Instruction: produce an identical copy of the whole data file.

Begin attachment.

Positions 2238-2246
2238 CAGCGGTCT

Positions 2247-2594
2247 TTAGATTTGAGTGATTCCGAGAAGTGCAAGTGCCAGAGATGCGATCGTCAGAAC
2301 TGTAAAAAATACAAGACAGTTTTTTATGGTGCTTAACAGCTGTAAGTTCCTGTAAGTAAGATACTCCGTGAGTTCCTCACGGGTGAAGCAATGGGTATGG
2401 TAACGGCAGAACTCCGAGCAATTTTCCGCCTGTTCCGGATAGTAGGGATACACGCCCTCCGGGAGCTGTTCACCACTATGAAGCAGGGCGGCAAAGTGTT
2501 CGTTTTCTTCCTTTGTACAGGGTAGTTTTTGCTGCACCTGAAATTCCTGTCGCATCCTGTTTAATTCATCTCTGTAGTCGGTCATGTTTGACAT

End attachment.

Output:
Positions 2238-2246
2238 CAGCGGTCT

Positions 2247-2594
2247 TTAGATTTGAGTGATTCCGAGAAGTGCAAGTGCCAGAGATGCGATCGTCAGAAC
2301 TGTAAAAAATACAAGACAGTTTTTTATGGTGCTTAACAGCTGTAAGTTCCTGTAAGTAAGATACTCCGTGAGTTCCTCACGGGTGAAGCAATGGGTATGG
2401 TAACGGCAGAACTCCGAGCAATTTTCCGCCTGTTCCGGATAGTAGGGATACACGCCCTCCGGGAGCTGTTCACCACTATGAAGCAGGGCGGCAAAGTGTT
2501 CGTTTTCTTCCTTTGTACAGGGTAGTTTTTGCTGCACCTGAAATTCCTGTCGCATCCTGTTTAATTCATCTCTGTAGTCGGTCATGTTTGACAT